Sessions / Location Name: Room C

Virtual Location

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Using ZOOM to Enrich Classroom Community Rapport #1390

Fri, Jun 4, 18:00-19:15 Asia/Tokyo | LOCATION: Room C

In the distance learning environment, fostering and nurturing classroom community has become increasingly important. Language learning takes place beyond the classroom through community engagement, interactions with peers, family, and friends. By encouraging our learners to value the importance of social and intellectual relationships, students respond positively to risk-taking, increased self-esteem and self-efficacy, develop greater cognitive performance, and so much more. ZOOM provides an online platform for students to not only interact with each other “in” the classroom but outside of it. In this workshop, I seek to offer a practical demonstration of how to effectively do this. I will introduce pre-teaching activities such as turn-taking strategies and conversation phrases and expressions. Following this, I will provide a structure to guide students in leading discussion circles through ZOOM. The workshop will end with student and teacher reflections, insights, and potential pitfalls.

Effective background slides in Zoom #1389

Sat, Jun 5, 10:00-11:15 Asia/Tokyo | LOCATION: Room C

As educators turned to online tools during the COVID-19 pandemic, many adopted Zoom as their remote teaching platform. One feature of Zoom is the ability for teachers to share slides with their students synchronously during the lesson. Although this feature was essential for teaching, the teacher's face became separate from the slides. This disconnect is less than ideal for communication, especially for language learners. So, Zoom added a new feature in the Fall which allows the speaker to use a slide deck as a virtual background, allowing the speaker to appear inside of their own slides. In this workshop, participants will learn how to use this function and how to optimize slides according to design and pedagogical principles. The presenter will also demonstrate how to use this feature to record video content for students to view on demand. Workshop participants will be encouraged to interact with questions and suggestions.

Creating audio books and worksheets with PowerPoint and slide presentation tools #1480

Sat, Jun 5, 14:45-16:00 Asia/Tokyo | LOCATION: Room C

PowerPoint and other slide presentation tools (Google Slides, Libre, and OpenOffice) have long been used to deliver instruction, but most people do not know that they also offer engaging ways to distribute content in the form of audio books and worksheets. Furthermore, these tools allow for interactivity in listening and reading tasks in ways that traditional paper-based and PDF content cannot deliver. This presentation will show over 10 novel ways to use slide presentation tools, especially PowerPoint, to create interactive lessons with audio. Attendees will be able to download sample files and see how these activities work and render in different learning environments. The presentation will first show how to use PowerPoint to create a robust lesson library with minimal effort for any language. Later, attendees will also learn how covert the basic templates of the PowerPoint example files and apply the same tricks on Google Slides, Libre Office and OpenOffice.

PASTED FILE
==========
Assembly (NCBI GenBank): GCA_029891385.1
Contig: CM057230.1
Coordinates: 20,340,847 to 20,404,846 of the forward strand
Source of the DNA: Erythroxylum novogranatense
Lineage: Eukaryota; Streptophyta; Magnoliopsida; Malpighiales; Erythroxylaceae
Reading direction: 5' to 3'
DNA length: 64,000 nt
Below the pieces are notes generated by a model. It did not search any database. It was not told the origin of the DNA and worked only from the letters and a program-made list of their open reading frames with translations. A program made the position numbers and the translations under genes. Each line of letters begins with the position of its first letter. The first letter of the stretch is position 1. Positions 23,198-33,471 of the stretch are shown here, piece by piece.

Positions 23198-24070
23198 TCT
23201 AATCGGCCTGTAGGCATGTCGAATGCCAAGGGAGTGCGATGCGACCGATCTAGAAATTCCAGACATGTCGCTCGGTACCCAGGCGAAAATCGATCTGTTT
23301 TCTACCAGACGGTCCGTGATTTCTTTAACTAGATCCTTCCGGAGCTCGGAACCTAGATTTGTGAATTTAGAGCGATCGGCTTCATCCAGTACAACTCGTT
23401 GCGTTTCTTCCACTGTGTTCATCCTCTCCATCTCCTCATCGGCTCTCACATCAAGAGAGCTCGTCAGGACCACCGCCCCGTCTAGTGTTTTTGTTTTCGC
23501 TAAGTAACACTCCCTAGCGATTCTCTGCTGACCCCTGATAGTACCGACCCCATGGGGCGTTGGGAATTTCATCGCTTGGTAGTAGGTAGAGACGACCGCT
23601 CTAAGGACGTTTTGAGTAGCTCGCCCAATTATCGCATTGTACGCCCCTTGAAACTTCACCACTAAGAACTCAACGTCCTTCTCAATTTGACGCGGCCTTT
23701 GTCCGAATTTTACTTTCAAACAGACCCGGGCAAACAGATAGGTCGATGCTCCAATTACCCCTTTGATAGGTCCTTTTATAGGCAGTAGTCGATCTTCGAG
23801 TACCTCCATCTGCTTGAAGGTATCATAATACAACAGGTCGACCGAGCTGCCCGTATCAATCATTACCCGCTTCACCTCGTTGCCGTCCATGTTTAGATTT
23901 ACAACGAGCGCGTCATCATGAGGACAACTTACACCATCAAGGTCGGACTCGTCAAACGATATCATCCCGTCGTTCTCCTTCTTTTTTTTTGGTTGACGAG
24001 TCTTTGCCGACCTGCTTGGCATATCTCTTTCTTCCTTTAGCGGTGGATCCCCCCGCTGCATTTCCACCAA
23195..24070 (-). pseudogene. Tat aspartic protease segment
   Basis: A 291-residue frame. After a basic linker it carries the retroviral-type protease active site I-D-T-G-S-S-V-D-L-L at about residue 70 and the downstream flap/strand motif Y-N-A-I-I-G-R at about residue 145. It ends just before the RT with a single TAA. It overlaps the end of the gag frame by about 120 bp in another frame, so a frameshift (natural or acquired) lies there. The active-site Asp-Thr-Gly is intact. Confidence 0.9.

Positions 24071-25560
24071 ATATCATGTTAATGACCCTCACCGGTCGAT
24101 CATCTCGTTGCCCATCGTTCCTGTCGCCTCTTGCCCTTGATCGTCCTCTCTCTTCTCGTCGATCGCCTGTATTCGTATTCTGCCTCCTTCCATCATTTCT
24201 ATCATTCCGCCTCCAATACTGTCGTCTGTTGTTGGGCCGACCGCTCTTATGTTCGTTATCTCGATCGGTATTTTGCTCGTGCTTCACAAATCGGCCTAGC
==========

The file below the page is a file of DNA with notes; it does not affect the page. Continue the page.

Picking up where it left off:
Teaching speaking online using digital mind mapping software (DMMS) and screen recording tool (SRT): A best practice from a CALL perspective #1464

Sat, Jun 5, 16:15-16:45 Asia/Tokyo | LOCATION: Room C

Teaching English online during the pandemic calls for innovative technological and pedagogical approaches to shape a meaning-making practice of learning. This session presents a best practice of how Digital Mind Mapping Software (DMMS) and Screen Recording Tools (SRTs) are brought together to support the student online speaking practice. The study conducted a Project-Based Learning (PBL) through Online Community of Practice (OCoP) involving twenty students (five groups of four) of the business administration department. The process went through six consecutive stages, they are 1) identifying the challenging problems, 2) planning the project, 3) scheduling the project, 4) monitoring the progress of the project, 5) assessing the outcome, and 6) evaluating the project and giving feedback to students. The PBL logbook and student-created videos were collected and analyzed using the assessment rubrics. The findings show that the project outcomes were considered satisfying and effective in supporting the student’s online speaking practice. It also encouraged them to be more active, autonomous, collaborative, and explorative. The study also suggests that teaching speaking online should consider adopting the technology-based project learning approach to facilitate the students with a collaborative learning environment.

Concurrent use of mobile assisted language learning and communicative classroom practices #1470

Sat, Jun 5, 17:00-17:30 Asia/Tokyo | LOCATION: Room C